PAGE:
Municipal respondents’ remaining arguments are at war with our central holding in Heller: that the Second Amendment protects a personal right to keep and bear arms for lawful purposes, most notably for self-defense within the home. Municipal respondents, in effect, ask us to treat the right recognized in Heller as a second-class right, subject to an entirely different body of rules than the other Bill of Rights guarantees that we have held to be incorporated into the Due Process Clause.

Municipal respondents’ main argument is nothing less than a plea to disregard 50 years of incorporation prece- dent and return (presumably for this case only) to a by- gone era. Municipal respondents submit that the Due Process Clause protects only those rights “‘recognized by all temperate and civilized governments, from a deep and universal sense of [their] justice.’” Brief for Municipal Respondents 9 (quoting Chicago, B. & Q. R. Co., 166 U. S., at 238). According to municipal respondents, if it is possi- ble to imagine any civilized legal system that does not recognize a particular right, then the Due Process Clause does not make that right binding on the States. Brief for Municipal Respondents 9. Therefore, the municipal re- spondents continue, because such countries as England, Canada, Australia, Japan, Denmark, Finland, Luxem- bourg, and New Zealand either ban or severely limit handgun ownership, it must follow that no right to possess such weapons is protected by the Fourteenth Amendment. Id., at 21–23.

This line of argument is, of course, inconsistent with the long-established standard we apply in incorporation cases. See Duncan, 391 U. S., at 149, and n. 14. And the pre- sent-day implications of municipal respondents’ argument are stunning. For example, many of the rights that our Bill of Rights provides for persons accused of criminal offenses are virtually unique to this country. If our understanding of the right to a jury trial, the right against self-incrimination, and the right to counsel were necessary attributes of any civilized country, it would follow that the United States is the only civilized Nation in the world.

Tell us how you really feel, Justice Alito. But it gets better:

Municipal respondents maintain that the Second Amendment differs from all of the other provisions of the Bill of Rights because it concerns the right to possess a deadly implement and thus has implications for public safety. Brief for Municipal Respondents 11. And they note that there is intense disagreement on the question whether the private possession of guns in the home in- creases or decreases gun deaths and injuries.

The right to keep and bear arms, however, is not the only constitutional right that has controversial public safety implications. All of the constitutional provisions that impose restrictions on law enforcement and on the prosecution of crimes fall into the same category […] Municipal respondents cite no case in which we have refrained from holding that a provision of the Bill of Rights is binding on the States on the ground that the right at issue has dis- puted public safety implications.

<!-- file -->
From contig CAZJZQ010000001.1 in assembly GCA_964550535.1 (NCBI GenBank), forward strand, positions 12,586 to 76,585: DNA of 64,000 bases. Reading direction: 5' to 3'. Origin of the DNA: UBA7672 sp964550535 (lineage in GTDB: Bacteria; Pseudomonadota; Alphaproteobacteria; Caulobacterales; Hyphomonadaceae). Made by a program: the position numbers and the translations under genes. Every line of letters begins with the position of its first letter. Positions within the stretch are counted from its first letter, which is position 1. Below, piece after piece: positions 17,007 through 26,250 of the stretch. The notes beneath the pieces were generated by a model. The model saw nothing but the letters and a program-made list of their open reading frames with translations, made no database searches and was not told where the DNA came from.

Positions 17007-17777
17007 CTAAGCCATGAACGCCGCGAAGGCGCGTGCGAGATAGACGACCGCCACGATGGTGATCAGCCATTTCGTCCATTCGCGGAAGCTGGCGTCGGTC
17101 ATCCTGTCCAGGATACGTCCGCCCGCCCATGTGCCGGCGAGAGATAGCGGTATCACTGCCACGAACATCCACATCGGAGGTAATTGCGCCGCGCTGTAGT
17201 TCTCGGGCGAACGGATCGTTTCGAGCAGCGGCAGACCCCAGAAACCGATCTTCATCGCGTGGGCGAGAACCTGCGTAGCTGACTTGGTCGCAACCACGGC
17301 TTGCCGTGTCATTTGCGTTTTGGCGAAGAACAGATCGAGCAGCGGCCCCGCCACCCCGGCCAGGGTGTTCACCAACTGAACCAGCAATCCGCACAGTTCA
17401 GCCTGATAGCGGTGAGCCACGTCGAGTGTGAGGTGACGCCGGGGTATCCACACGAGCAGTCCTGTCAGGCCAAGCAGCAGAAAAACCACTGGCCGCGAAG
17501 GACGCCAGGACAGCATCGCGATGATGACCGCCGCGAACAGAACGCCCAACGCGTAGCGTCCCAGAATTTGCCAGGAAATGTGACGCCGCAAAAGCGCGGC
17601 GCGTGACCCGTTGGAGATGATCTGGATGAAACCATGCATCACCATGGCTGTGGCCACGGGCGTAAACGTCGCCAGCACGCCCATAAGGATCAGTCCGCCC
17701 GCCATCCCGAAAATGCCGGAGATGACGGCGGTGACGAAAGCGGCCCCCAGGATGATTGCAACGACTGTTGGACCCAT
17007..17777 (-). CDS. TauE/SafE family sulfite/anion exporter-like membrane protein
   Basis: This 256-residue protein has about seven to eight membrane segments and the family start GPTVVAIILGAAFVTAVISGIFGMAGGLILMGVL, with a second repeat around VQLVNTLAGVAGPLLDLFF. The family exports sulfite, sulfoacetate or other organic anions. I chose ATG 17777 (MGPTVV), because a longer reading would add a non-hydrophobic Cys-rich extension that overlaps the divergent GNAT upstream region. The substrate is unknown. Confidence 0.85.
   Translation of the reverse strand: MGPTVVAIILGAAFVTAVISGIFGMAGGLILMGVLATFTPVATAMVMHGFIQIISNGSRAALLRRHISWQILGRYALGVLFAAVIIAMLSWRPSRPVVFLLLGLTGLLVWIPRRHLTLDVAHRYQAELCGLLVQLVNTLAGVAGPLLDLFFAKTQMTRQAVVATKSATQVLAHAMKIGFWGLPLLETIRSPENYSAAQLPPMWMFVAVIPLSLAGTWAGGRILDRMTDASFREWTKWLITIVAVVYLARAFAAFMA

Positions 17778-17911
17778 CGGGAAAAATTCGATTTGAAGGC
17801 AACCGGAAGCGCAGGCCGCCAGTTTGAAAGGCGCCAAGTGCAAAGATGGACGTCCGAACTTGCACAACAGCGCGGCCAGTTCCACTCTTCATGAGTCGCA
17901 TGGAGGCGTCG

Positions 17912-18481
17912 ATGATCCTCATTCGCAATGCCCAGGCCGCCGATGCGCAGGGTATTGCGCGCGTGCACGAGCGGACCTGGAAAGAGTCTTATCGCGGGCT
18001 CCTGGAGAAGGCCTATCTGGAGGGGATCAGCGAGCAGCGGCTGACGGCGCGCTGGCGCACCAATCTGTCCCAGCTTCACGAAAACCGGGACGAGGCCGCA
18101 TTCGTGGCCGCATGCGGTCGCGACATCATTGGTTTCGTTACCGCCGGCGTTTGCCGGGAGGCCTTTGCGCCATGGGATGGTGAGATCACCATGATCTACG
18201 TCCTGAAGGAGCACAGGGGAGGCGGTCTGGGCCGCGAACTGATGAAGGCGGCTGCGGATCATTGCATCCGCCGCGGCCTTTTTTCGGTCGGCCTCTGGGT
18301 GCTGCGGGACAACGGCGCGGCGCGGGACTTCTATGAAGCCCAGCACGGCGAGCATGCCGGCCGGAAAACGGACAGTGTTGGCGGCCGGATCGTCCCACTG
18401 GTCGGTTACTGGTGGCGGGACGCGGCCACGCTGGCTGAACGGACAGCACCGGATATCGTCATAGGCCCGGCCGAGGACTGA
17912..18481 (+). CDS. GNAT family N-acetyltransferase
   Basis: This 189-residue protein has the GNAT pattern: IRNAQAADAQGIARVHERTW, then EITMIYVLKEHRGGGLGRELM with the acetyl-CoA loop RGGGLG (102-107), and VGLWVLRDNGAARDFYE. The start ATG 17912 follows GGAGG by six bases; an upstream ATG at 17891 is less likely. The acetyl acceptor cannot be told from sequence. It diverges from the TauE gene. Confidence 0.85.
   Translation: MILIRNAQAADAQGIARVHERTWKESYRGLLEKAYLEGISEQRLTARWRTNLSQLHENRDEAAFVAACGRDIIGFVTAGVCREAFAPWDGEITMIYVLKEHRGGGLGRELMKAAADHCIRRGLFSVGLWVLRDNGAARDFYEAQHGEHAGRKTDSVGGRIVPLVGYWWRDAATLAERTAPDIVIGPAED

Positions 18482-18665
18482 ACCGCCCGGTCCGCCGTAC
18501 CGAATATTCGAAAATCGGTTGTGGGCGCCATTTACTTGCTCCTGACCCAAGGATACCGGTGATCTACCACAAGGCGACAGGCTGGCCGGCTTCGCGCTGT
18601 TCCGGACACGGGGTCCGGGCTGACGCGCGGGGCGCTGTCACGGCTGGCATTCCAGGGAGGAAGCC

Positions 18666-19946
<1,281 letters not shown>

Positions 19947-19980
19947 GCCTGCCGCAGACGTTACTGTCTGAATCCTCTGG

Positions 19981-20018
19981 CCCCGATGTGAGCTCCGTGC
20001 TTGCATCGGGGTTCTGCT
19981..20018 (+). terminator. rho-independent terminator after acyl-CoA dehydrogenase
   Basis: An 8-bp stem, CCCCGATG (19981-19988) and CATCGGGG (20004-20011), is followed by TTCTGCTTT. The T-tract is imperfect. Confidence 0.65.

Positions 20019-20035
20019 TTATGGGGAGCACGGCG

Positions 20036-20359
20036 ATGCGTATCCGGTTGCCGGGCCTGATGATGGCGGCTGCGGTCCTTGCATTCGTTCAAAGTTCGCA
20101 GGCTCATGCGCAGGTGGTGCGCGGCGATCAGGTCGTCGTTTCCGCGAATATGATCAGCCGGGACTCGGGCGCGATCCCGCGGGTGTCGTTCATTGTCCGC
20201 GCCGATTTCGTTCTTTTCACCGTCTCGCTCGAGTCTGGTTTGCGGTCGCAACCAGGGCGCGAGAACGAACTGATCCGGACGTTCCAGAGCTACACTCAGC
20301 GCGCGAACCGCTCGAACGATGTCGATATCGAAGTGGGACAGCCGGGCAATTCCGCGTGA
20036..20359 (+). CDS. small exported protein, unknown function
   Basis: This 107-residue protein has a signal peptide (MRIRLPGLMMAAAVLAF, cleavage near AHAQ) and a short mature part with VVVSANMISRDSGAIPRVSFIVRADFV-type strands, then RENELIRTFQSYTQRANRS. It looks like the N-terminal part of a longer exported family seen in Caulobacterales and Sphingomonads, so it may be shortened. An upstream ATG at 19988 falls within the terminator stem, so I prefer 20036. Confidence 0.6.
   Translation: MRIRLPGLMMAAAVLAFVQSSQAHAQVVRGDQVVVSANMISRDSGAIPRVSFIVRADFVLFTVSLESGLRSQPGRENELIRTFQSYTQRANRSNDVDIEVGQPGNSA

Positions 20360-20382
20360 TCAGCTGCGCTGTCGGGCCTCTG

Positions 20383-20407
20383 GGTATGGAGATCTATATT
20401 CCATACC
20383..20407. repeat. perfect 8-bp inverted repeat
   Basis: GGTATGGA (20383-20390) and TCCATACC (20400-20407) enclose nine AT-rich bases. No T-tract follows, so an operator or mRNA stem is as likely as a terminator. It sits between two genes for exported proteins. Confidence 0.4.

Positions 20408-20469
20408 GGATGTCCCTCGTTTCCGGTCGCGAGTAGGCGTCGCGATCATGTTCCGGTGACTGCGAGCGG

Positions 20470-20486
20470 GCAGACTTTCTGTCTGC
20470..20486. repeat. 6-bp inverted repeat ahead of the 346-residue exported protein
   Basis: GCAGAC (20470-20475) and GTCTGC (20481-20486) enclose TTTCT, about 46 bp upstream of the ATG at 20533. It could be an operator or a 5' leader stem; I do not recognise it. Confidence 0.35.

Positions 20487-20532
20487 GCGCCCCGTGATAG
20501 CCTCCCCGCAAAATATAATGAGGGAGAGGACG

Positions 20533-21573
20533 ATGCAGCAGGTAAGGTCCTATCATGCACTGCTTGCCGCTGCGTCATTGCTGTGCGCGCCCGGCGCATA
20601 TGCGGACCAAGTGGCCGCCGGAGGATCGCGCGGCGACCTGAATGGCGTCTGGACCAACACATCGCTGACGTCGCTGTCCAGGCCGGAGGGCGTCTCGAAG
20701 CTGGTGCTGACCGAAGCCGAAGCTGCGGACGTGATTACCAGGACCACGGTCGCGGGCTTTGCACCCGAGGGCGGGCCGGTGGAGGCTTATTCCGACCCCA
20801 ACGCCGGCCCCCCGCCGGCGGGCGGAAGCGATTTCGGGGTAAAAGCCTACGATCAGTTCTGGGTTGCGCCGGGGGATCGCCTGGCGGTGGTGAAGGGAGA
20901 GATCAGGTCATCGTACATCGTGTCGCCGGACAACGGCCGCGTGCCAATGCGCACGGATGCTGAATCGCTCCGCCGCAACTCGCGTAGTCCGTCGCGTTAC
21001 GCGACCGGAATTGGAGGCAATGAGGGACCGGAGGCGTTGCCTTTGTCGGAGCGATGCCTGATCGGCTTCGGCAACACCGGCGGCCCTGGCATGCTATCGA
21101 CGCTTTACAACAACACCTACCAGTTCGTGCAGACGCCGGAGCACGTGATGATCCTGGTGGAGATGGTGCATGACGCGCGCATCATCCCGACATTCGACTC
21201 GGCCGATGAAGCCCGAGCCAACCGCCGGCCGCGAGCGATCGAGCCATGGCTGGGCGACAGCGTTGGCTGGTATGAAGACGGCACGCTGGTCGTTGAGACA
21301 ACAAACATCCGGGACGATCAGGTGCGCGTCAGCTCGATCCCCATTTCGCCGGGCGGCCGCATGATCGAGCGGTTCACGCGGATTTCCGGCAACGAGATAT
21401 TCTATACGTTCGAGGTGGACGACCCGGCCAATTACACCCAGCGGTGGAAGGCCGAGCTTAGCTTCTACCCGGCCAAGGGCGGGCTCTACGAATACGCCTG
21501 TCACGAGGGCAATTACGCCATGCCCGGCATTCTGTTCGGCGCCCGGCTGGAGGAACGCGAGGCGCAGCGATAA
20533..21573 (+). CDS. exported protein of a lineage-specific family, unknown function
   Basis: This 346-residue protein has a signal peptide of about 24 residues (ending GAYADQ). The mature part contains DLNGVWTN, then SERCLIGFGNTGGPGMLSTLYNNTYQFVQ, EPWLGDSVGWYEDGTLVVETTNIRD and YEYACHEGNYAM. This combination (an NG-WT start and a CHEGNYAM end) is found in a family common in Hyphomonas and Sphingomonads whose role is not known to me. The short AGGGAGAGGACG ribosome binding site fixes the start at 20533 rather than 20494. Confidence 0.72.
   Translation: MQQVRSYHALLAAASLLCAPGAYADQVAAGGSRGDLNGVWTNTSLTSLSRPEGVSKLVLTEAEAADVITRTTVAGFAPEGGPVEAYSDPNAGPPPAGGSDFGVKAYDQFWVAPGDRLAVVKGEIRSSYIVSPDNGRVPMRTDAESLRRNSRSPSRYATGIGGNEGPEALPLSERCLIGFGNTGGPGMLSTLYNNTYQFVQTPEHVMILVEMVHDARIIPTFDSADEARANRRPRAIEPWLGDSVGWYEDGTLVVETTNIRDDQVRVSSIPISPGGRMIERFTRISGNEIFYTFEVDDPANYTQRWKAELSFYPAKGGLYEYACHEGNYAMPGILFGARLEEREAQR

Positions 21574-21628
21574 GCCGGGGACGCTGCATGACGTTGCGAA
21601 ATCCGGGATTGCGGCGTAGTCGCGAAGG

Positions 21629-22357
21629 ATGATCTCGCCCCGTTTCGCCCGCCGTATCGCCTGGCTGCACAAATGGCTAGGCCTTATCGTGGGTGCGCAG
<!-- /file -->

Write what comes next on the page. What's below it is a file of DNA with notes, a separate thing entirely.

The first bit of read meat for our opponents:

Unless we turn back the clock or adopt a special incorporation test applicable only to the Second Amendment, municipal respondents’ argument must be rejected. Under our prece- dents, if a Bill of Rights guarantee is fundamental from an American perspective, then, unless stare decisis counsels otherwise,30 that guarantee is fully binding on the States and thus limits (but by no means eliminates) their ability to devise solutions to social problems that suit local needs and values. As noted by the 38 States that have appeared in this case as amici supporting petitioners, “[s]tate and local experimentation with reasonable firearms regula- tions will continue under the Second Amendment.”

The bit in parentheses is what I mean. Expect the Bradys to latch on to that one in order to suggest that the Second Amendment allows for such reasonable things as banning categories of scary guns, arbitrarily denying the right based on presence on a secret government list, denying and abridging the right to bear arms, and anything else you can really think of.

Interest balancing is out, for sure, but more red meat for our opponents:

Municipal respondents assert that, although most state constitutions protect firearms rights, state courts have held that these rights are subject to “interest-balancing” and have sustained a variety of restrictions. Brief for Municipal Respondents 23–31. In Heller, however, we expressly rejected the argument that the scope of the Second Amendment right should be determined by judicial interest balancing, 554 U. S., at ___–___ (slip op., at 62– 63), and this Court decades ago abandoned “the notion that the Fourteenth Amendment applies to the States only a watered-down, subjective version of the individual guar- antees of the Bill of Rights,” Malloy, supra, at 10–11 (in- ternal quotation marks omitted).